As I write this I’m sitting in the office at church trying to recover from participating as the swim leg of a Half Triathlon Relay Team in Kerrville, Texas over the weekend with two of my best friends and fraternity brothers from Texas Tech (git yer guns up!). While the accomplishment pales in comparison to others who completed the full Half Tri on their own, we felt proud to have completed it since this was our first attempt. And the reality is that these events are not about competing with others, but with oneself. The real contest I faced was with my own body, mind and emotions. Deciding to enter was the first struggle, and I almost said no because I was so intimidated. Once I’d committed, I still watched the “final drop date with full refund” to decide whether to follow through. At first I didn’t want to let my friends down, and then I didn’t want to let myself down. By the end of my training season I actively wanted to get up early and go work out (which is really weird and unfamiliar territory for me).
This process has prompted a wide range of reflection and insight. The first thing to note is that I didn’t want to make this journey. At best I “wanted to want to do it.” I did it not for myself but for my friends – because I believe in them and their dreams and they had a dream that we would do this together. They believed in me and in us even if I couldn’t. I didn’t know if I could succeed, and was pretty sure I didn’t want to work that hard to find out. But I went for it out of love for them.
And it was really hard. Training required sacrifice of sleep, other recreation, and even some family time. I was scared to swim a long distance in open water. (“What lurks in the murky darkness?” and “What if I cramp up, run out of breath, or God forbid have a heart attack out in open water?”) But I realize that going toward some things that scare us is really healthy and good. If I didn’t succeed, I would still be better and stronger for having made the journey. Failing to finish would not have let my friends down – failing to try would have let them and me down.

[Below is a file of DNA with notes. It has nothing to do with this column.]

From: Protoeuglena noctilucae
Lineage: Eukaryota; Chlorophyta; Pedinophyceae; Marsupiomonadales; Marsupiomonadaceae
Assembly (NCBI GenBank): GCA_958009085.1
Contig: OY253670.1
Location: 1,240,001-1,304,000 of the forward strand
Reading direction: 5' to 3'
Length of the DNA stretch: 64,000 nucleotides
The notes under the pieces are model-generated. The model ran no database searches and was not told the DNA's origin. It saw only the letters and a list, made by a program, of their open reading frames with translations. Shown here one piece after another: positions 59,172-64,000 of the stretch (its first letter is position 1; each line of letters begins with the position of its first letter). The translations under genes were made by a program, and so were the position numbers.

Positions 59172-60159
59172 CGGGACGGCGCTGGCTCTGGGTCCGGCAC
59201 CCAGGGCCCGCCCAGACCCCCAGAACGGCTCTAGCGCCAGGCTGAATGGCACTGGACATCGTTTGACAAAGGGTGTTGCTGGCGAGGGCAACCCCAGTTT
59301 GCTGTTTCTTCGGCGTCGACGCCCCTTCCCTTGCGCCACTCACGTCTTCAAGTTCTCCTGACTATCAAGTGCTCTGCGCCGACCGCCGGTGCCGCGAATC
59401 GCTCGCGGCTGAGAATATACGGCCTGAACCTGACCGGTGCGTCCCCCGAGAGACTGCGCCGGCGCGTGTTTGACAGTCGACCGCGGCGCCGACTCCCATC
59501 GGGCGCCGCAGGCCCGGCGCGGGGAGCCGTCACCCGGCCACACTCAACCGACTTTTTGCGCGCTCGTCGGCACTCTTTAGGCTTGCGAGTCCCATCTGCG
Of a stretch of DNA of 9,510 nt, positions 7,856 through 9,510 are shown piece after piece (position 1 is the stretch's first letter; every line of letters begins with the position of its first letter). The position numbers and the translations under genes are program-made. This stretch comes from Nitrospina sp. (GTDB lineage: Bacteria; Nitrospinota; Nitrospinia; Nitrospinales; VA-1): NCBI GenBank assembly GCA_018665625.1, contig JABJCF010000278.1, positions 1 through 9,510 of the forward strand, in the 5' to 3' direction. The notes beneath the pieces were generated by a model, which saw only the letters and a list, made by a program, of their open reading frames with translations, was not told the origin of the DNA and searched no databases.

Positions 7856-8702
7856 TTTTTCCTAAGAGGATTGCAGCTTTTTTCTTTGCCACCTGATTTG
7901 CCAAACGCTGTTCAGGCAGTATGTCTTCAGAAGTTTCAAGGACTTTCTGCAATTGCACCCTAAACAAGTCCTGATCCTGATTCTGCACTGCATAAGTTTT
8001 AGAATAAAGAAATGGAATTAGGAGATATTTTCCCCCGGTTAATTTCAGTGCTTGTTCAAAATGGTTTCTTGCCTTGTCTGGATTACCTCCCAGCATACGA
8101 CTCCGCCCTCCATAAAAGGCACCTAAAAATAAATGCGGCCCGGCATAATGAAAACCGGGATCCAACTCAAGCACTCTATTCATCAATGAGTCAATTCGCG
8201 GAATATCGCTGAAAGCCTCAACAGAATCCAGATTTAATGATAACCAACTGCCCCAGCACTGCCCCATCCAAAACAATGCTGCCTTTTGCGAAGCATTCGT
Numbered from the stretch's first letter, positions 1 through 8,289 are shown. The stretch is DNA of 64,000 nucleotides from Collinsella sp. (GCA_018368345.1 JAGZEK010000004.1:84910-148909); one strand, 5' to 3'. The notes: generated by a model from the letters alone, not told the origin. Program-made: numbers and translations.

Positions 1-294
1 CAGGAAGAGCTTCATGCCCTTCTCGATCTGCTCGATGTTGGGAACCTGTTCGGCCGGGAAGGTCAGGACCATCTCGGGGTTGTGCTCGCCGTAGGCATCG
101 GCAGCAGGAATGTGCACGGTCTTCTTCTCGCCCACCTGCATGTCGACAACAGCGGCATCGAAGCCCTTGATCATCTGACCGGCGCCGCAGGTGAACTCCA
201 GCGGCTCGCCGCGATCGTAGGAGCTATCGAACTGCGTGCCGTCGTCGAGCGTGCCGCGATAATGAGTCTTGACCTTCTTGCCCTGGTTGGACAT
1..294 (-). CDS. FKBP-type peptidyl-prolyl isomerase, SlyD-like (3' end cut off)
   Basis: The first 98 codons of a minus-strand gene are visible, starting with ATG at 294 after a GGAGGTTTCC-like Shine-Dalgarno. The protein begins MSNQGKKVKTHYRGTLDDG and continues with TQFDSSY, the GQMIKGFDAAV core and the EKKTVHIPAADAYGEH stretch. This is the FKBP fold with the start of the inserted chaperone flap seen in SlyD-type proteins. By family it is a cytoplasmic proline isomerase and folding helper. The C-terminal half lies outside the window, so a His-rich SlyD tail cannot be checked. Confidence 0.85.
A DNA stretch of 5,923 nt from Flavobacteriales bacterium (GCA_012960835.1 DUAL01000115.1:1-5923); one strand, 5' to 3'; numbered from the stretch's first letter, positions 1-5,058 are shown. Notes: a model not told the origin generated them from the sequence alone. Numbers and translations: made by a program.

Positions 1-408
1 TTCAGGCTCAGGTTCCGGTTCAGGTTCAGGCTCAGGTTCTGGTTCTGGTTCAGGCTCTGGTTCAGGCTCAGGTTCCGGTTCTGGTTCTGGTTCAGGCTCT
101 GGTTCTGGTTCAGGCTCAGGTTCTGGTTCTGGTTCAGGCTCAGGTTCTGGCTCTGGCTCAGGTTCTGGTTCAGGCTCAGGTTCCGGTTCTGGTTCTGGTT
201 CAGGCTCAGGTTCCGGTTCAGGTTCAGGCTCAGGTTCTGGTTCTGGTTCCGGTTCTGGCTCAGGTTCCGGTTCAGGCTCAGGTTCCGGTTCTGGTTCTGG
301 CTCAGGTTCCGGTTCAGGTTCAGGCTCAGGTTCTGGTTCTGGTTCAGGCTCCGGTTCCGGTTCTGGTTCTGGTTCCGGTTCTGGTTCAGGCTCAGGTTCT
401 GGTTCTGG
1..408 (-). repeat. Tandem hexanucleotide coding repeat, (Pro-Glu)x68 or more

When race day arrived, I had butterflies. Was I ready? Could I do it? I mostly resisted the temptation to compare myself to the other athletes, most of whom looked like they had not been in the same room with carbohydrates in years – me, not so much. I realized that I had trained hard, and eaten well, and prepared mentally, and that I was ready.
Upon entering the water, I felt strong and confident. Within 300 yards that evaporated, and I began to panic. I couldn’t find my rhythm or pace. My swimming form was all off but I could not figure out how to correct it. I could not manage to swim straight, instead zigzagging across the course. I doubted I could finish or even make it half the distance. I was going to let everyone down. But not yet. I would swim as hard and far as I could, even if it didn’t look pretty like all the experienced competitors around me. As Dory says in Finding Nemo “Just keep swimming…” So I did.
Another 300 yards along I began to regain my
confidence, to find my stride. I actually finished the race with reserve energy knowing I could have kept going. Throughout this six month process I have discovered that actively choosing to do something difficult, for the sake of others, has transformed me in body, mind and spirit. I’ve become someone who looks forward to working out and feels acute loss when I don’t get to do it. I’m physically healthier than I’ve been since I was in high school. And I find myself asking, “OK, what’s the next challenge? Where do we go from here?”
This same process unfolds for us as individuals and communities and churches when we choose discipline and challenge over the easy path, when we choose to sacrifice now for benefits later, when we choose the needs of the community over our own fear and doubt. As we look toward the future, let us embrace the struggle to become our better selves and cast off the shell of false self that holds us captive. So much of what holds us back from excellence and flourishing is unnecessary limitation imposed from within as a coping mechanism we developed to face life’s difficulties. The time has come to stop coping and start thriving.
Jesus said, “I have come that you may have life, and have it in abundance!”